Difference between civil war and revolution?

Discussion in 'History Forum' started by billwald, Feb 4, 2009.

  1. billwald

    billwald
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    Seems to me that in a civil war, a geographic segment of a country wants independence from the geographic majority and has no interest in changing the majority government, as illustrated by the so-called American Revolution.

    A revolution is where a cabal wishes to change the nature of the existing government, such as the so-called American Civil War.
     
  2. Pastor David

    Pastor David
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    The American Civil War (1861-1865) concerned secession (leaving) from the existing government, not changing the nature of the then existing government. Essentially using the same arguments of their American Revolutionary predecessors.

    Blessings,
     
    #2 Pastor David, Feb 4, 2009
    Last edited by a moderator: Feb 4, 2009
  3. just-want-peace

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    Just like the 1776 revolution, the 1865 fracas (More accurately called the "War of Northern Aggression") was the South trying to get independence from the North.

    Incidentally, this war & CiC, IMNSHO, began the erosion of the constitution.:mad::mad::mad::mad:
     
  4. ray Marshall

    ray Marshall
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    There were several reasons why America had a civil war but one was manipulated so that England could come in from Canada and Maxamillan would come up from Mexico and both would defeat a nation that had been weakened by the war, however Czar Nicilas of Russia loaned Lincoln his navy, some of the ships would be on the east coast and some would be in the pacific ocean on the west side of American, He wrote the English government an automatium that if they sent troops on the American soil, that they would have Russia to deal with too. Later Russia was dealt with by the English government and Russia failed to be the strong Russia that they was before hand.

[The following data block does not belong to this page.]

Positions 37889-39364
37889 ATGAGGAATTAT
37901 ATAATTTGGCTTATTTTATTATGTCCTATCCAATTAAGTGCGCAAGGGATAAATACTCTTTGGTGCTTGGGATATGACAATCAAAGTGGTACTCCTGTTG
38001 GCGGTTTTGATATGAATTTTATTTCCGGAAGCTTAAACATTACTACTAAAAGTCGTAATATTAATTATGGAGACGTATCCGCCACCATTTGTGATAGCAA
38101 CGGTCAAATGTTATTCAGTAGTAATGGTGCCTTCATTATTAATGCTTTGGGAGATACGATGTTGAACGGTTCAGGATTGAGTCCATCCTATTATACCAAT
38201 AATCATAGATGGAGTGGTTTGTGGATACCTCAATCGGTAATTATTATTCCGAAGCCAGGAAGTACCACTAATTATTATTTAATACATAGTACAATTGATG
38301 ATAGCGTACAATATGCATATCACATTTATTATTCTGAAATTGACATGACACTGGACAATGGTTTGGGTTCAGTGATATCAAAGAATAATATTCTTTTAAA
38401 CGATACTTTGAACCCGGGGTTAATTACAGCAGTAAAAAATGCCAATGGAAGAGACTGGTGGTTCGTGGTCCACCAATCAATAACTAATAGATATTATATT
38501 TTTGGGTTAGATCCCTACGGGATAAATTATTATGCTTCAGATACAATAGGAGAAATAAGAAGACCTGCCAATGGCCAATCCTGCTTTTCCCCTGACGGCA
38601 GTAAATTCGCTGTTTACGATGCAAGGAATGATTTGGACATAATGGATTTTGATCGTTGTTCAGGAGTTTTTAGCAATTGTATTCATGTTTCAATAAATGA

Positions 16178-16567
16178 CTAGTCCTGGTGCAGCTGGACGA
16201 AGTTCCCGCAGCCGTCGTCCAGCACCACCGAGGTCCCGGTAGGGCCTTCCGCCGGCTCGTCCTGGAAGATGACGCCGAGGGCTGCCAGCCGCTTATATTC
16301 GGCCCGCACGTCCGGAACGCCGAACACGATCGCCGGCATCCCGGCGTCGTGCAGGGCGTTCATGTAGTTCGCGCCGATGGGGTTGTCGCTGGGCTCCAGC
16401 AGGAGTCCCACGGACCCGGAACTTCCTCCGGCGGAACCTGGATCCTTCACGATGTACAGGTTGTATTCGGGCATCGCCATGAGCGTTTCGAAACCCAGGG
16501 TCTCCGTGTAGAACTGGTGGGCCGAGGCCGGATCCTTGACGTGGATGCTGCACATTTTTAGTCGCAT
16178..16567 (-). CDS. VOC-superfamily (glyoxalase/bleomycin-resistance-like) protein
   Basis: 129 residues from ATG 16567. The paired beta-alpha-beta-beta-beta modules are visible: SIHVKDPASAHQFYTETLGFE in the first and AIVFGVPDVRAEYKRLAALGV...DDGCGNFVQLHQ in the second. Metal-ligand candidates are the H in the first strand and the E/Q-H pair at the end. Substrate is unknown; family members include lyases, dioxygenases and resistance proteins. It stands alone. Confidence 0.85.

5. puros_bran

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    The difference between a civil war and a revolution is whether you win or lose.
     
  6. Jim1999

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    Ray, if truth is to be known, England supported the South financially and they had to collect their money in Montreal, Canada...fact..We needed the cotton from the South.....Hardly enemies!

    Canada had to defend its borders because Irish rebels used the time as an opportunity to atack Canada...That was Canada's only involvement in your Civil War...Fact.

    Oh wait,,Canada did receive the underground railroad which delivered Black slaves to Canada for freedom...Fact.

    Cheers,

    Jim

    Canada supplied troops for both sides in the Civil War. Fact.
     
  7. StefanM

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    No, that's the difference between a patriot and a traitor.
     
  8. Jim1999

    Jim1999
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    Which one is the traitor?

    Cheers,

    Jim
     
  9. StefanM

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    The one who loses, of course :).
     
  10. rsr

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    This is certainly a novel reading of the historical record. I know of no evidence that England and France fomented the Civil War; there are plenty of domestic reasons for the war without dragging in an international conspiracy.

    It is true that the Russians were more friendly to the U.S. government than were the French and British governments, but the tsar (Alexander II, not a Nicholas) never "loaned" his navy to the North. Russia was at odds with Britain and France over other matters (you will remember that Britain and France both fought Russia in the Crimean War only a few years before) unrelated to the American Civil War, and having his navy put in at neutral (and ice-free) ports seemed a sensible step with fear of an imminent war.

    I am unaware of an Russian ultimatum, and it seems not to be in the interests of Russia to make one. How the British later "dealt with" the Russians I am not aware, but it certainly did not prevent Britain from fighting — and winning — another war with the Turks. Britain and France did pressure the Russians to accept a peace that limited its gains, but that pressure was unrelated to anything arising from the American Civil War but was an attempt to keep Russia from gobbling up the entire Ottoman Empire and becoming the predominant power in the region.
     
    #10 rsr, Feb 7, 2009
    Last edited by a moderator: Feb 7, 2009
  11. Jim1999

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    Canada, which came under British rule in those days was neutral on the US Civil War. Canadians joined the armies on both sides as individuals. We did provide some financing to the South as did Britain, but we were primarily trying to protect our industrial interests; cotton and tobacco. We didn't even have an active army to get involved then...Shucks, when WWII broke out, Canada only has three ships!!! Whoo.look out America!

    Cheers,

    Jim
     

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